Finding the Best Place to Write

writing-427527_640Years ago, indeed, so many years ago that I would prefer not to reveal the actual date, I went to Spain to write a novel. I had the perfect place in mind – a small village, not too far from the Mediterranean coast. It would be a stone-built village, with narrow medieval streets, surrounded by olive groves stretching to the beach and a glimmering cobalt sea. I would take up rooms above a friendly bar/restaurant where I would have meals of hearty stew served by a beautiful cdarked-haired girl who wanted to improve her English. In the evenings, after a hard day’s writing, I would converse with garrulous old fishermen, full of stirring tales of the sea. Naturally, these would provide me with the raw materials for a novel which would stun the literary world.

Such a village did exist, once.   But I never went there. Instead, I took up residence in a tiny eighth floor flat in Barcelona, squeezed between the tourist haven of the Sagrada Familia church (the one with the spiky towers) and the all night ambulance station of the local hospital. Barcelona was and is the city that never sleeps. And neither did I. The message from the myriad bars and restaurants that I frequented was – life is for living, not for scribbling about. My novel, needless to say, did not get written.

7946581522_f7233274beWould I have written the book if I had stayed in my quiet village? Is there an ideal place to write?

Virginia Woolf’s prescription was simple. “A room of one’s own” was all that was necessary, while Stephen King offers some practical advice on what you should do with that room. “If possible,” he says in his wise manual On Writing, “there should be no telephone in your writing room, certainly no TV or videogames for you to fool around with. If there’s a window, draw the curtains or pull down the shades unless it looks out at a blank wall.”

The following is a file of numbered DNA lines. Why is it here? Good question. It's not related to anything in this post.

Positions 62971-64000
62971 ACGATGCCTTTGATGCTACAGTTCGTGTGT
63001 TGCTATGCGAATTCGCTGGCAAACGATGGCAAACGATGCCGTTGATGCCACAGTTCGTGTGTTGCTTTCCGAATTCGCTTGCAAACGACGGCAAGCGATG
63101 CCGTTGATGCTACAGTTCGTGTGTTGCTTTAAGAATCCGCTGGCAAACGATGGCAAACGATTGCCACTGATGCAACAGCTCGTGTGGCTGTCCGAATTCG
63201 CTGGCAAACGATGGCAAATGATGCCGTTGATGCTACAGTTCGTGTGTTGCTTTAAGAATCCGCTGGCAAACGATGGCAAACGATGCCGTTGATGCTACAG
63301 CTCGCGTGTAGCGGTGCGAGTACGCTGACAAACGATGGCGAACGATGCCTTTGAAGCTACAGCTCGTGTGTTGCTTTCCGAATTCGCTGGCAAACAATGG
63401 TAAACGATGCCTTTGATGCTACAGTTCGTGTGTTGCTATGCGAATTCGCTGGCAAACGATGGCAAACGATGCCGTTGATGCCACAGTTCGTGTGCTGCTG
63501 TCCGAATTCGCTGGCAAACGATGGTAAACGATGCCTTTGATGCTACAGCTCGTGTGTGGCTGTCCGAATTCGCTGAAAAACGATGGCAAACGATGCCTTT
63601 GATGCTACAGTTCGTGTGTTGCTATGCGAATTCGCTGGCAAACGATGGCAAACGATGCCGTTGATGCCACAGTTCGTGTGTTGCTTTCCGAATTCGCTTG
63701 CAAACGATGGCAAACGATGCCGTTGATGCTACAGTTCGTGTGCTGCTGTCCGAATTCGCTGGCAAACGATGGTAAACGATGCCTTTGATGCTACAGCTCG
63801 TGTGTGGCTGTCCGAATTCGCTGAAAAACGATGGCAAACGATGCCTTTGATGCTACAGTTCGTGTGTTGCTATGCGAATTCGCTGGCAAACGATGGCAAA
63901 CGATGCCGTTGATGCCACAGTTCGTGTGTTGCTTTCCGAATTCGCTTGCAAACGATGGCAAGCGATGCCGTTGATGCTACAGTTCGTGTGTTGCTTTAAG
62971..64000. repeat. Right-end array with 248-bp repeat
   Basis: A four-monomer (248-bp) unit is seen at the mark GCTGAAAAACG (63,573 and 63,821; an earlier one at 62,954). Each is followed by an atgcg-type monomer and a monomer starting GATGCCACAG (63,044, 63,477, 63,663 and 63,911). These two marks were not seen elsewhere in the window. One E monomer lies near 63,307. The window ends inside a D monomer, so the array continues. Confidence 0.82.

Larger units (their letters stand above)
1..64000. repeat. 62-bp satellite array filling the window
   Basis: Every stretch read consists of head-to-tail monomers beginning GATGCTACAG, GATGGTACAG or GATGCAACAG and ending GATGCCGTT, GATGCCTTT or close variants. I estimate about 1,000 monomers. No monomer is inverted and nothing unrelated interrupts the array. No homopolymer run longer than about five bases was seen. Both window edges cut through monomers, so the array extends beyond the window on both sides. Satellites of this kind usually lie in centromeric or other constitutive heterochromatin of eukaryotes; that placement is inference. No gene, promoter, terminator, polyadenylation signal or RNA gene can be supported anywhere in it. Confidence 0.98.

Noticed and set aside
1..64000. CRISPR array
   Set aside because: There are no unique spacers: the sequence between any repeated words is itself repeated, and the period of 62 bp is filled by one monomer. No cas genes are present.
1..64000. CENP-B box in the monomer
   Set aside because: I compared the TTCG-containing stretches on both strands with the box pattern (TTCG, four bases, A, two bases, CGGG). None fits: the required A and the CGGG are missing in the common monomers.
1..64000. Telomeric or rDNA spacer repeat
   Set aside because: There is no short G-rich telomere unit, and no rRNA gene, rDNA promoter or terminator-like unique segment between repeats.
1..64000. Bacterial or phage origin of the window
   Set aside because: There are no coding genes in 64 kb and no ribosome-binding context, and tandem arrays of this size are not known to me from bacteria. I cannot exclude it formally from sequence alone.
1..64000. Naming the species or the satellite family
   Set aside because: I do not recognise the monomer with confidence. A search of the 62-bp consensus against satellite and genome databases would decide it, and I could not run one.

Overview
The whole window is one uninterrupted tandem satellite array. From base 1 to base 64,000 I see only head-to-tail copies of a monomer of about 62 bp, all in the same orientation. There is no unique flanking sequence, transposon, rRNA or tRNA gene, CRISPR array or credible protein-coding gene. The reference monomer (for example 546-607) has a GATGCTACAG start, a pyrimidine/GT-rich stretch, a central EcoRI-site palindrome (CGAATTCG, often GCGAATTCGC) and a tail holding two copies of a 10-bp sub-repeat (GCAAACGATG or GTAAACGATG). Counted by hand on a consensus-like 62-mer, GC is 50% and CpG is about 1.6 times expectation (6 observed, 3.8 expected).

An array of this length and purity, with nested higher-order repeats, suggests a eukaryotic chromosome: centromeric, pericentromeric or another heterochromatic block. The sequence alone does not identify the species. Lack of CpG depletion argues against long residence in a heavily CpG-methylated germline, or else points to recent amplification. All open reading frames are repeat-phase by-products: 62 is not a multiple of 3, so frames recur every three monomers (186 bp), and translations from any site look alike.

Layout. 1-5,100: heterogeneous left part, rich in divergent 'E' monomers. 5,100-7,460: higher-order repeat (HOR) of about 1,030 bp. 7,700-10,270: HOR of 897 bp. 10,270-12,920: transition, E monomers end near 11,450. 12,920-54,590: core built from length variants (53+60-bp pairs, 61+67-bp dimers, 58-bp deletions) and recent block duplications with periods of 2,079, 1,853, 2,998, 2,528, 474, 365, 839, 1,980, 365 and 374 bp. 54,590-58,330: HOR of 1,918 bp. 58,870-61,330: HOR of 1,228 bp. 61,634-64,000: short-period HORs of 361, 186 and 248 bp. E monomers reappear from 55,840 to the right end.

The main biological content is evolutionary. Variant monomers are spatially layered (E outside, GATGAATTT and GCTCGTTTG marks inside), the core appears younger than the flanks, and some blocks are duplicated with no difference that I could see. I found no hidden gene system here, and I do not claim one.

On the other hand, JK Rowling said the best place to write is in a café. “You don’t have to make your own coffee, you don’t have to feel like you’re in solitary confinement,” she said. But then she had to write in a café – she was too broke to heat her flat, and could not bear to write Harry Potter in fingerless mittens. Incidentally, the café where she penned the first of her astonishingly successful books is now a place of pilgrimage for Potter fans. Last time I was there, an entire team of Italian footballers were being noisily photographed next to a poster of Robbie Coltrane as Hagrid. No longer a quiet place to write, then.

Truman Capote and Toni Morrison recommended motels as their favoured location to write, while Marcel Proust insisted on a cork-lined room. Other published writers have claimed to do their best work in the car, the bathroom and even the local church.

Looking back on my sojourn in Barcelona, I am pretty sure that my problem was not where I had chosen to write. I simply wasn’t ready. When you are ready, you’ll know. As Ernest Hemingway replied when asked this perennial question, “The best place to write is in your head.”

~ Patrick Kelly is a journalist and writer. He has lived in Barcelona and London. He is now studying for an MA in Creative Writing at the University of Limerick.

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The Writing Process

Writing_Process_Flow_ChartRegardless of your abilities, experience or expertise, the writing process fills most people with apprehension. Writers often ask themselves questions such as how am I going to plan my writing project? In addition, will I be able to form a coherent narrative? Finally, what strategies will I use to proofread my work? Writers need to look at writing not as some sort of destination but as a process. Only by doing, including constant refinement and adaption can writers improve their style. Writing is an individualist act and each writer will use a different approach to writing. In some cases, writers may not be sure of the distinct phases that make up the writing process and it is without doubt helpful for writers to be aware of these stages when indulged in the act of writing.